The conversation was initially prompted by a tweet sent out by Seibel, clearly demonstrating his frustration with MBAs when reviewing Y Combinator applications:

Constantly seeing smart MBAs conducting surveys, not committing, not recruiting technical cofounders, and not building and launching mvps.

Michael’s frustration was that it wasn’t necessarily that MBA students are lagging in entrepreneurial activity – moreso, the question was why MBAs were not disproportionately better than the field of YC applicants, many of whom had little-to-no ‘credentials’ to speak of – “no formal training, mentoring, or experience” dealing with start-ups?

Paralysis by analysis, or the profile of the typical risk-averse MBA student

One of the primary takeaways of the conversation is the concept of ‘paralysis by analysis’ – the idea average MBA student tends to be a more risk averse individual, one that is more susceptible to waiting on the sidelines waiting for the “perfect idea” to strike.


“I think it’s just that MBAs, because of their nature, may be more likely to fall into the spending too much research time mistake as compared to a tech founder who is gonna be more likely to jump right in and build something. So, I think it’s not that these lessons are not applicable to all entrepreneurs. They’re applicable to all entrepreneurs. It’s just that MBAs are more susceptible to these mistakes, I believe.”

The chasm that exists between building a ‘minimum viable product’ (MVP), often the first step on embarking on a startup, and ongoing research is a vast one, and I think this point resonsated with me. When you’re solely focused on your idea or future company, the role and need for a MVP becomes much stronger, if not essential. When you’re a MBA student, especially a sought-after one at a top ranked institution, there are many attractive opportunities at your fingertips, and the need to justify the startup journey becomes even stronger.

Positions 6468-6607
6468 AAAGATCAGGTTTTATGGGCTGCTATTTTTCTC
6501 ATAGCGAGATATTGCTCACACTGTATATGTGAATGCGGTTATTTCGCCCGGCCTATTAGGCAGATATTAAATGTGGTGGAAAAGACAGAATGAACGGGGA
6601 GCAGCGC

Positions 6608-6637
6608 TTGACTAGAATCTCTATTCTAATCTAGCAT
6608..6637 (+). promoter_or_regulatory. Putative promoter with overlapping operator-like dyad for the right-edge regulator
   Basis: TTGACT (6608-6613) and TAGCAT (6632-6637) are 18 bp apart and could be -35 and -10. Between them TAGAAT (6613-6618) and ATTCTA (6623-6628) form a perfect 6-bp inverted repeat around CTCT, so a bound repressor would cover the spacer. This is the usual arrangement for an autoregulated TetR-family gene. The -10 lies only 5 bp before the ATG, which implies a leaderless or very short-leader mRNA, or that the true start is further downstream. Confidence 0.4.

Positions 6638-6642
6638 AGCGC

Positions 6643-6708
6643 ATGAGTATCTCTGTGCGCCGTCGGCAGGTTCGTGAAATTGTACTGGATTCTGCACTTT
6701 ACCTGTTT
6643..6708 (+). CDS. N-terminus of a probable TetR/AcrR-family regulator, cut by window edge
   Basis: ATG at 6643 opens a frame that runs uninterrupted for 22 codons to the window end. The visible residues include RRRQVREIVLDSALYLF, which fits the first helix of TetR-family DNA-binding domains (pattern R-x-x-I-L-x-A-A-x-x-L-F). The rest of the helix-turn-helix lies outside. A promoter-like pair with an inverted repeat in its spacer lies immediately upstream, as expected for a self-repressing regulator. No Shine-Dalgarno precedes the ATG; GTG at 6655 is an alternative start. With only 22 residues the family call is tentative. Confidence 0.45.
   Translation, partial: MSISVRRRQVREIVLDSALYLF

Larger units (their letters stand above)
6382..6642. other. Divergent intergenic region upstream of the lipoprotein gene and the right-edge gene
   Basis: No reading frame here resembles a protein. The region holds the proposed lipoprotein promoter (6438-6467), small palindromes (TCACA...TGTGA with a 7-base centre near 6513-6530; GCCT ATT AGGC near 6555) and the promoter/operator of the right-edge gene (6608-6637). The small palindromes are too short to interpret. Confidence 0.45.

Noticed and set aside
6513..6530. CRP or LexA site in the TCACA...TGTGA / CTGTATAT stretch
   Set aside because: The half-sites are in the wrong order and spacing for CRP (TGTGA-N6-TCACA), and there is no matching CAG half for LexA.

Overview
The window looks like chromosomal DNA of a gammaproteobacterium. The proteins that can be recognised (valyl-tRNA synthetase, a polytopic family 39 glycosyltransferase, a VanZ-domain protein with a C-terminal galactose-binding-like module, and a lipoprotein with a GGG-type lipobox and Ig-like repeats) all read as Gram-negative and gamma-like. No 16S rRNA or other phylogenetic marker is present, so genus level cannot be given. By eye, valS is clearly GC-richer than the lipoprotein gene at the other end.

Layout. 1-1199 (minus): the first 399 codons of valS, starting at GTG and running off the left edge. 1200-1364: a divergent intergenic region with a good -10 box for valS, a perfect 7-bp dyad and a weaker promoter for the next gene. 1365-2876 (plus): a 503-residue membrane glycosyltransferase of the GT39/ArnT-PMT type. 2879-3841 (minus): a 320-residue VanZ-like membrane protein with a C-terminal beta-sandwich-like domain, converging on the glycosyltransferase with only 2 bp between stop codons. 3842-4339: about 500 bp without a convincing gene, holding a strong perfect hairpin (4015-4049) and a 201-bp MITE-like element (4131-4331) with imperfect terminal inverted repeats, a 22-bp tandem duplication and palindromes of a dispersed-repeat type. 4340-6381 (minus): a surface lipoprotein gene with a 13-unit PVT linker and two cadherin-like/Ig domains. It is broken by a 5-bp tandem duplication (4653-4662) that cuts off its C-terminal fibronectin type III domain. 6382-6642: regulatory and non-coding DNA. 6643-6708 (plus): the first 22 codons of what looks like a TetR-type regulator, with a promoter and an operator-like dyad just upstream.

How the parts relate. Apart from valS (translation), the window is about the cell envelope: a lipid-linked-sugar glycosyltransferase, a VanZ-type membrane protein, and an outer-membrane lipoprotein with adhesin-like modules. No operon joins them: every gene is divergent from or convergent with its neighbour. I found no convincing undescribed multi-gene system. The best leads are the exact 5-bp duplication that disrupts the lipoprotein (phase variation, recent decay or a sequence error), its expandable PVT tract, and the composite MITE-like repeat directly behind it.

When you are contemplating many possible futures, there becomes a much greater psychological hurdle / need to ensure that the idea you’re moving forward with (at the expense of more lucrative opportunities from an expected value standpoint) is “the idea” — hence the research overload.

Similarly, Michael cites a lack of commitment as one of his primary complaints against MBA applicants – the idea that MBAs are oftentimes dipping their toes into the start-up ocean, or wading in, as opposed to walking directly into the ocean.

As an aspiring entrepreneur with a corporate / consulting background, this point definitely resonated with me. There’s definitely a sea-change in disposition between a person with a day job, or even someone hedging several potential post-MBA opportunities simultaneously, and someone without an office space, business card, or any means of credibility ahead of them expect the plans in their head. In fact, many of the feedback that I’ve received of late regarding future entrepreneurial plans refer to the need to “just do it” – the mere act of removing oneself from the day-to-day mental hedge that a wide swath of opportunities provide is a crucial, if not the most important step in setting out on an entrepreneurial journey.

“Some dude in India’s gonna build this thing for me”

Another key theme of the conversation centered around Michael’s observation that MBA applicants are disproportionately likely to “outsource” the technical aspect of their (often technical) startup ideas or business models.